Habituation attenuates the sex-specific associations between ischemic pain, blood pressure, and arterial stiffness in young adults

Zoe R. Lincoln, Wesley T. Blumenburg, Brett L. Cross, Joseph D. Vondrasek, Joseph C. Watso, Andrew A. Flatt, Braxton Linder, Austin T. Robinson, Gregory J. Grosicki

Research output: Contribution to journalArticlepeer-review


Cardiovascular reactivity (CVR) during physical stress is prognostic for incident cardiovascular disease. CVR is influenced by perceived pain. However, there is limited data on the effect of sex differences and repeated exposures to painful stimuli on CVR. We measured blood pressure (BP) and carotid-femoral pulse wave velocity (cf-PWV; an index of arterial stiffness) at rest, during isometric handgrip (HG) exercise at 30% of maximum voluntary contraction, and during postexercise circulatory occlusion (PECO) during two identical trials in 39 adults (20M/19F; 18-39 yr). We assessed participants' perceived pain using a visual analog scale after the first minute of each stimulus. We collected BP during minute 2 of each stimulus and cf-PWV during minute 3 of each stimulus. In male participants, we observed moderate associations (Ps ≤ 0.023) between perceived pain and changes in brachial diastolic (ρ = 0.620) and mean BP (ρ = 0.597); central diastolic, mean, and systolic BP (ρs = 0.519-0.654); and cf-PWV (ρ = 0.680) during PECO in trial 1, but not trial 2 (Ps ≥ 0.162). However, in female participants, there were no associations between pain and CVR indices during either trial (Ps ≥ 0.137). Irrespective of sex, reductions in perceived pain during trial 2 relative to trial 1 were weakly to moderately associated (Ps ≤ 0.038) with reductions in brachial diastolic (ρ = 0.346), mean (ρ = 0.379), and systolic BP (ρ = 0.333); central mean (ρ = 0.400) and systolic BP (ρ = 0.369); and cf-PWV (ρ = 0.526). These findings suggest that 1) there are sex differences in pain modulation of CVR in young adults and 2) habituation blunts pain and CVR during PECO, irrespective of sex.NEW & NOTEWORTHY We demonstrate sex differences in the association between pain perception and cardiovascular reactivity (CVR) during ischemic pain. We also demonstrate habituation to pain and reduced CVR during repeated exposure in a sex-independent manner. Accounting for sex differences and habituation may improve the prognostic utility of CVR.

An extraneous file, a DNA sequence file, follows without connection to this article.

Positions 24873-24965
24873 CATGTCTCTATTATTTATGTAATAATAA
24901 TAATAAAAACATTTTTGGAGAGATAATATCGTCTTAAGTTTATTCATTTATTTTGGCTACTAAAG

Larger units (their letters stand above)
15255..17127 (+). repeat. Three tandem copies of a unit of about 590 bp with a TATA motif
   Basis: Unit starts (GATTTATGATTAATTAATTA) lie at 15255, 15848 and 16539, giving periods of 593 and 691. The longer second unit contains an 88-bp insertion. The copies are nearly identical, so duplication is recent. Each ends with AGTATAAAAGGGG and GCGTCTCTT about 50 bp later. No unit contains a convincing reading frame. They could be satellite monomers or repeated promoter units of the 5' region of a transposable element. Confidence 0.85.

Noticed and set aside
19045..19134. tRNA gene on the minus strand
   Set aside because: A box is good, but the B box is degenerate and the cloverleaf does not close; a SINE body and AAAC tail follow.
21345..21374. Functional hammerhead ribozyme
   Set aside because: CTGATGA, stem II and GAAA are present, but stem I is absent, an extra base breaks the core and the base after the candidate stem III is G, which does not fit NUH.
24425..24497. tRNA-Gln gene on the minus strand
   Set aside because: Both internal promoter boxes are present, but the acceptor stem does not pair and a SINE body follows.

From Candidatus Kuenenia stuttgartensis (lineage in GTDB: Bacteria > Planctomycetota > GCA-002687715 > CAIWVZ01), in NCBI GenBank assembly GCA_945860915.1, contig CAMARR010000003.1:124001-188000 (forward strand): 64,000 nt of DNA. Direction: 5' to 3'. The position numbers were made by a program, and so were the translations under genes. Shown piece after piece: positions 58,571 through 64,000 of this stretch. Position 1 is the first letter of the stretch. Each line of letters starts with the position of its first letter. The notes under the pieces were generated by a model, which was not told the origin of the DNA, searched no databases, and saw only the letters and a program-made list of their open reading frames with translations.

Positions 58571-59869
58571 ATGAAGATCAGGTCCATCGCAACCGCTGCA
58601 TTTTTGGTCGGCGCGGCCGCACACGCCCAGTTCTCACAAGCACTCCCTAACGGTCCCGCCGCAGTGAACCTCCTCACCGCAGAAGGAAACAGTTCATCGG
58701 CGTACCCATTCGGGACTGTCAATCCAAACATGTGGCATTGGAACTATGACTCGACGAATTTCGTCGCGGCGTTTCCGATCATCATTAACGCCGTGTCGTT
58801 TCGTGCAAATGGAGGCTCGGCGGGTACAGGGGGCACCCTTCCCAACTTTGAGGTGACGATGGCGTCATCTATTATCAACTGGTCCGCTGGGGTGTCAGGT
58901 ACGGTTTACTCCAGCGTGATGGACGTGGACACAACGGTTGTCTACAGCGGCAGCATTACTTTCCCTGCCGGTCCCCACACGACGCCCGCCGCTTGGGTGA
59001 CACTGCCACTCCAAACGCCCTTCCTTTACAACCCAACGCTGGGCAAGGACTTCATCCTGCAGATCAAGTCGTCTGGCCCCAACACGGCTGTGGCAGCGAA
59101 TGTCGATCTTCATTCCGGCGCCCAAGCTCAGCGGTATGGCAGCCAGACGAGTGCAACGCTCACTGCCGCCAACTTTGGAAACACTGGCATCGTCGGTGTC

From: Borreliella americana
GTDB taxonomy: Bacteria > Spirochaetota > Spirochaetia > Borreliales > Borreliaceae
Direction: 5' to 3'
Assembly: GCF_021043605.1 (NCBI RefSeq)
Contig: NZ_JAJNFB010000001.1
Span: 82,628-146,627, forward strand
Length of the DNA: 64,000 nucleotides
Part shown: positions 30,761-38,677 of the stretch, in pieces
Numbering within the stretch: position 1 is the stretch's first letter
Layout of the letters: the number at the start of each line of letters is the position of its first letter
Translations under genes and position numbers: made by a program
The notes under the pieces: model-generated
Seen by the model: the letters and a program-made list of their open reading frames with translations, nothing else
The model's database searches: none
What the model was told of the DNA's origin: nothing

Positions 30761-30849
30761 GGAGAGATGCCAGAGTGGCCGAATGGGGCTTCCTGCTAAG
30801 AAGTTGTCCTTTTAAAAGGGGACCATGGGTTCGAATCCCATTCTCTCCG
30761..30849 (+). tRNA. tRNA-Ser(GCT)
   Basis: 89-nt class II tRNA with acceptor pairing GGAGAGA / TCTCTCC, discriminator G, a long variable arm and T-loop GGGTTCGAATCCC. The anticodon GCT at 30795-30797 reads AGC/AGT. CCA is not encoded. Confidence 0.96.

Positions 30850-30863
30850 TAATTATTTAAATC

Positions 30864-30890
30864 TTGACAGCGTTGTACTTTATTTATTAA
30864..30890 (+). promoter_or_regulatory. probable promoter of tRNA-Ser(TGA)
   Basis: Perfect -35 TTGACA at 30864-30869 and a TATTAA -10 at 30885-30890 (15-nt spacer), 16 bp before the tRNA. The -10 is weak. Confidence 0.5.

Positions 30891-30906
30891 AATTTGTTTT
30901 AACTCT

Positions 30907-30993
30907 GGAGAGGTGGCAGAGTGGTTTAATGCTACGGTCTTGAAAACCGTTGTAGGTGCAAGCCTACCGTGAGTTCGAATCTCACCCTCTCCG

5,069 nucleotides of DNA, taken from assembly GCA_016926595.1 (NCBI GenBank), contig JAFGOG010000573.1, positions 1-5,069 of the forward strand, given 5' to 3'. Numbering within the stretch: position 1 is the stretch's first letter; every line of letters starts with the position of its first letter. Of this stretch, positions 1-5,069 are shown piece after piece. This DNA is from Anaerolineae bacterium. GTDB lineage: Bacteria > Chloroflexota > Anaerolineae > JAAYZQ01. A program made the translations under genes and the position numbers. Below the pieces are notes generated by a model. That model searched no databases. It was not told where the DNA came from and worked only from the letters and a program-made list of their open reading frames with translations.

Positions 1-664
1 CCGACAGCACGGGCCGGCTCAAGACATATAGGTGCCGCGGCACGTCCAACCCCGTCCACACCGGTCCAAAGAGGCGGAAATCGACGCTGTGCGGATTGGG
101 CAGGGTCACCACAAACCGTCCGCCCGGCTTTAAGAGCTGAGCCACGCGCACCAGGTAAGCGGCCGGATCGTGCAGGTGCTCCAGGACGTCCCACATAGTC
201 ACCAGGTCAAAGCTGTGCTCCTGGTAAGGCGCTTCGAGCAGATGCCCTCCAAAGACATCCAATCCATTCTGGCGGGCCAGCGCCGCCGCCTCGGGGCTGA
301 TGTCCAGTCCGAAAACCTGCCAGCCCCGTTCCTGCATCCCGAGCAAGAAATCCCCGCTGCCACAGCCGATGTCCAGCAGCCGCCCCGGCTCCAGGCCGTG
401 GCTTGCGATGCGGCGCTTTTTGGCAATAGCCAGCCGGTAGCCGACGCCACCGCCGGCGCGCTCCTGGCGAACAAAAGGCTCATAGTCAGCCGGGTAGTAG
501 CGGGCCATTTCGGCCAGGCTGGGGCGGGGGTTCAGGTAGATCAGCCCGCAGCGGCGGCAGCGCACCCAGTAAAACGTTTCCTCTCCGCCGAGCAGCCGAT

Original languageEnglish (US)
Pages (from-to)H1323-H1330
JournalAmerican journal of physiology. Heart and circulatory physiology
Issue number6
StatePublished - Dec 1 2022
Externally publishedYes


  • cardiovascular disease
  • cardiovascular reactivity
  • hypertension
  • ischemia
  • sex differences

ASJC Scopus subject areas

  • Physiology
  • Cardiology and Cardiovascular Medicine
  • Physiology (medical)


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